due to its busy schedule, the hearing on the “constructed-in-country” issue could
not be expedited. Therefore, it appears unlikely that a hearing will take place
before the America’s Cup match begins on February 8th.

It is unfortunate that the legality of Alinghi’s American-made sails probably will
not be decided before the Match. However, it will be decided eventually.

Thursday, January 28, 2010

OCR, Miami: Day 4, Quarter Final Day

Miami, FL - Racing was tight today at the 2010 Rolex Miami OCR. We finished up the Gold fleet races and went 1-1. With this added to yesterday's 2-0, we finished the round in second with a 3-2 record. Then, it was on to the Quarter finals round, against Lucinda Whitty from Australia. At the end of the day, we were up 2-0 in a first-to-three-point series.

Anna Getting Debbie Wet
Photo: (c) Dave Hein, Miami OCR, January 2010

Our first Gold fleet race today was against the reigning ISAF Women's Match Racing champion, Nicky Souter. We led her off the line, but made a small mistake upwind, put ourselves behind, and were unable to catch up.

In the second and final race of the Gold fleet, we were matched up against our fellow Americans, Sally Barkow and team. It was a great race all around the race course. At the second windward mark, we got into a luffing situation that ran into the press boats. Luckily they got out of the way just in time so they didn't intefere with the race. On the downwind leg, we got into a short gybing duel. We gybed away and managed to hold her off by about half a boat length at the finish to take the win. That win put us in second overall in the round behind GBR's, Lucy MacGregor. Because we finished second in the Gold fleet, for the Quarter finals round (now a knock-out format), we are matched up against the winner of the repecharge, Lucinda Whitty (AUS).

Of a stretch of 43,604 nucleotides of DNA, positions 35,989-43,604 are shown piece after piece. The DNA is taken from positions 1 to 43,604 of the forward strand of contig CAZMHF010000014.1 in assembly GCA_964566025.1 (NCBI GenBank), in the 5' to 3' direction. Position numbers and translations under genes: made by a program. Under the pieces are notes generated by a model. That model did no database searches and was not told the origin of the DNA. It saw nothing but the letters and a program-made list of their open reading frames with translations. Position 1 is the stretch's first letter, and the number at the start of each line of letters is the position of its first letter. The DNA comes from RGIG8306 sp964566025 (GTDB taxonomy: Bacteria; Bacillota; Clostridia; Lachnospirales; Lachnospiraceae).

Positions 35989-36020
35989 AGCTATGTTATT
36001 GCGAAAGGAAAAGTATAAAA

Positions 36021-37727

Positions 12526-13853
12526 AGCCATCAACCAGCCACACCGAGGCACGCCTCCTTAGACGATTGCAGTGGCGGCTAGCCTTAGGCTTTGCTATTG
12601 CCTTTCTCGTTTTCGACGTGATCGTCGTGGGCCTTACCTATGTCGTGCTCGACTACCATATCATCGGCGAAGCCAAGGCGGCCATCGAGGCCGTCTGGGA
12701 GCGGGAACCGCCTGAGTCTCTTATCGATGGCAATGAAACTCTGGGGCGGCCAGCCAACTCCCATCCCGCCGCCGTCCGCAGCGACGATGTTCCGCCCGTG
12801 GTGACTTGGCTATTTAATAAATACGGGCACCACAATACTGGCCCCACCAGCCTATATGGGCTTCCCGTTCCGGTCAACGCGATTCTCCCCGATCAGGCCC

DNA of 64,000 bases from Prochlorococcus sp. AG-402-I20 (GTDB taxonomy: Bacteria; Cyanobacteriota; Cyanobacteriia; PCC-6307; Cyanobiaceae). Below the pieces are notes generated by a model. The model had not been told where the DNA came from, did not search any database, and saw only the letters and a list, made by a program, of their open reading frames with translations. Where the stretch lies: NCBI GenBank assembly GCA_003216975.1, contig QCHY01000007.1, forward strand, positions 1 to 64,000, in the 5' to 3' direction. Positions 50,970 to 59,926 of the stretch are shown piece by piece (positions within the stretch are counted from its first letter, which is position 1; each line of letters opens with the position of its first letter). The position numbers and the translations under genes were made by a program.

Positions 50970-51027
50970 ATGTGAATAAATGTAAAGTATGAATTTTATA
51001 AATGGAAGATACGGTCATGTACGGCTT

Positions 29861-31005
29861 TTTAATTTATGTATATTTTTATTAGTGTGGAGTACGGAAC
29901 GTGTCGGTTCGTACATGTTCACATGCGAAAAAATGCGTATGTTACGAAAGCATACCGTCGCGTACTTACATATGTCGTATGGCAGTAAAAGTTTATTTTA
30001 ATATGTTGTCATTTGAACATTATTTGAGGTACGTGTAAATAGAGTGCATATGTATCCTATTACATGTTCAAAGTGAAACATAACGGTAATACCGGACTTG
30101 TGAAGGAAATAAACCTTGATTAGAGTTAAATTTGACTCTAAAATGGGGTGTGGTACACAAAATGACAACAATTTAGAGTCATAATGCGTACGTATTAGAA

We had some really good races with the Aussies. The first race started with us ahead, but them passing us downwind. We had room on them at the leeward mark, but were not given it, so they were given a penalty. They spun their penalty, and we extended on them to take the win. The second race was much closer all around the course, but we held them off to the end and took the second race. The series is first-to-three-points, so we need to win one more tomorrow morning to advance to the Semi finals round. You can check the results here at the regatta website.